Aug 20, 2019
A children’s book about a boy who feels like a girl. And about a child brought up by grandfathers. These are some of the stories published by Tulika Books, who have been making children’s picture books since 23 years. Little…
Apr 22, 2020
While the Globe is streaming free its second dramatic production Romeo and Juliet, today is 23rd April, the day William Shakespeare (1564-1616) is believed to have been born and died. One would seldom find a more spontaneous and intense expression…
Nov 4, 2019
Did you ever wonder where the Teenage Mutant Ninja Turtles’ characters got their names from? Well, your search is complete. Here is a brief introduction of the artists from whom the creators of TMNT took inspiration. Teenage mutant ninja turtles,…
May 23, 2019
In this piece 64 year old Dr Yatin Desai, shares with CY his inspiring story of how to scale towering mountains with utmost ease and how this life adventure activity can shape human character and health. Chances are high that…
With the 185th Ahmedabad Art Weekly team, Creative Yatra wishes its audience a delightful New Year.
This week is a feast for performing arts lovers of Ahmedabad. It initiates with a three day long Karana Classical Dance Festival at Natarani where stalwarts like Shama Bhate and Nad Roop, Sharmila Biswas, Vanashree Rao, and Abhimanyu Vadh will be performing Indian Classical Dance with all their grace and passion. There is an upsurge of experimental plays in Ahmedabad after brave creators of the city initiated initiatives like Ouroboros and Scrapyard for emerging recitalists. The vernacular play, Drashti, taking place at one of the above mentioned experimental theatre is featuring budding actors Jay Vithlani and Reeva Rachh in the lead cast. The story revolves around a young sightless girl who is mentored by a middle-aged blind man with life skills lessons. After performing at The Mumbai Assembly Performer Poorna Swami and team is collaborating with composer and musician Marcel Zaes to create a unique sound performance called ‘The Long and Short of It’ at Conflictorium museum.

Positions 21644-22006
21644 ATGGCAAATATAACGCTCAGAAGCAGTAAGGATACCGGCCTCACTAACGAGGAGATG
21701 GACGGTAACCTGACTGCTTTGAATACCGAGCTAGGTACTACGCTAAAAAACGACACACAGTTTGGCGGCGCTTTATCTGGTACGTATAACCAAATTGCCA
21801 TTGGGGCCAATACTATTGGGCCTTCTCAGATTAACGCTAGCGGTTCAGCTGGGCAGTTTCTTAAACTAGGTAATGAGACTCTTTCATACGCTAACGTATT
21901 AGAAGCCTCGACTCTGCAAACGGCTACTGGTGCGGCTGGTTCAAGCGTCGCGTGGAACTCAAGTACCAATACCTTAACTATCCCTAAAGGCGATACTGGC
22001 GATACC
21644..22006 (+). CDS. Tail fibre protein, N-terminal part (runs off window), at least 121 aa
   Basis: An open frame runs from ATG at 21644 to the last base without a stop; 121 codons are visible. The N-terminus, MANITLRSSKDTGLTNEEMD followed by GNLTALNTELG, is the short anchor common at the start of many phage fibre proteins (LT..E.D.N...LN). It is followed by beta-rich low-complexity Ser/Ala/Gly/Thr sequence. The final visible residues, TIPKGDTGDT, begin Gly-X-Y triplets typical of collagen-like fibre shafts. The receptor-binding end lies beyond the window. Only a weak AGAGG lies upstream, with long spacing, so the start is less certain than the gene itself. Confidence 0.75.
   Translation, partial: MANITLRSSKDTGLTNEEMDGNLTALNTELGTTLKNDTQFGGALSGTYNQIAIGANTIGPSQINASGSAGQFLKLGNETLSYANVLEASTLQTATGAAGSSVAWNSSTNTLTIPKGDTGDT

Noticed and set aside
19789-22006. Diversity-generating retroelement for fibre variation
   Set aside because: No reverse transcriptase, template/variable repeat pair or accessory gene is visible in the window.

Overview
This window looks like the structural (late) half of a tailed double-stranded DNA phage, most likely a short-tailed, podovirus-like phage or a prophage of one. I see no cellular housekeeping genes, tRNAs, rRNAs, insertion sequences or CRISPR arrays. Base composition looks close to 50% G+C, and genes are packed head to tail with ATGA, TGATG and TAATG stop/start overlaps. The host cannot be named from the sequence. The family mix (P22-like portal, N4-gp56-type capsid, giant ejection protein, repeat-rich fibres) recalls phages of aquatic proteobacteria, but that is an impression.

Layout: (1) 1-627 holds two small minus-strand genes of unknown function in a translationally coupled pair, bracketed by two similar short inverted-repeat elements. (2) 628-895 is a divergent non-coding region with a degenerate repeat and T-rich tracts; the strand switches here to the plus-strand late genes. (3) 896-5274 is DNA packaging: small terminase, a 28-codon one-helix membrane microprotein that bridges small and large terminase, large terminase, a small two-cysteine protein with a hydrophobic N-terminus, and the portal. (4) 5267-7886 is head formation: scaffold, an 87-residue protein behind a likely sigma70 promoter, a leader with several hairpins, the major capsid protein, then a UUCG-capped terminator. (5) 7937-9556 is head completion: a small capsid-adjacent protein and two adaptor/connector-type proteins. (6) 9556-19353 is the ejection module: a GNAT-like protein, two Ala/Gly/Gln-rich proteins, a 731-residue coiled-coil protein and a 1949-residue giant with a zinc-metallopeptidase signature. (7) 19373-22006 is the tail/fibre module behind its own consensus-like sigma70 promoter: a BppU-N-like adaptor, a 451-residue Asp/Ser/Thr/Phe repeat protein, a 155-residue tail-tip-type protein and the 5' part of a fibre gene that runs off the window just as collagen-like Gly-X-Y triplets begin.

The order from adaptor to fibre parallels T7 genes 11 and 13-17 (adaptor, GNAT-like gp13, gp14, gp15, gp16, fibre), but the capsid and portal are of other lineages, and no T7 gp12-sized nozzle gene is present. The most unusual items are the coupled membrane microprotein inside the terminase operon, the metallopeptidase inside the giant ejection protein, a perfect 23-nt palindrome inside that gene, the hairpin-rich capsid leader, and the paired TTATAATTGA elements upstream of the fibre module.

Get ready to experience the rich history of our culture through soulful voice renditions by doyens like Darshana Gandhi, Shruti Modi, Nirav Vaidya and Shyamal-Saumil at KathaGeeto musical evening. Or music buffs can also soothe their ears by listening to the Indian classical music tunes and watching the son of Pandit Dipak Maharaj, who is the heir of famous classical dancer Pandit Birju Maharaj at Prayas. People who are looking for an enjoyable listening can pocket their phones for a while and head to the Motojojo Gatherings, where poets, storytellers and musicians will assemble to narrate their creations.
One of the most significant art exhibition of this year, Women Seen and Remembered, Drawings of Women by Padma Vibhushan K. G. Subramanyan is opening at Hutheesing Visual Art Centre this week. The exhibition will also have a lecture by Padma Bhushan Ghulam Mohammad Sheikh on the art of Subramanyan. Water Varta is a unique gathering organised by the Centre for Heritage Management, where like-minded citizens will talk about the cultural and environmental significance of water and watch visuals, arts and multimedia related to it. The audience can also witness some age-old water-bearing vessels and artefacts during this event.
Before the two mega lit fests of the city hit the calendar, literature enthusiasts can head to the Ahmedabad Melting Pot at Project Otenga to discuss authors, books, thoughts and even genres.
The inspiration for the 185th AAW has been borrowed from Rajkot born late poet Gaura Pant, dotingly recalled as Shivani by literature adorers. Born in the year 1923, the Hindi author was a pioneer in writing Indian women based fiction and was awarded Padma Shri for her contribution in Hindi vernacular literature. The author is frequently recalled for her novel Krishnakali which were hugely popular as series in Hindi magazines Dharmayug and Saptahik Hindustan. Her Hindi novel Kariye Chima was recreated as a film, and her other works like Surangma, Rativilaap, Mera Beta, and Teesra Beta were successfully converted into television series.
Illustration : Nilesh Ramani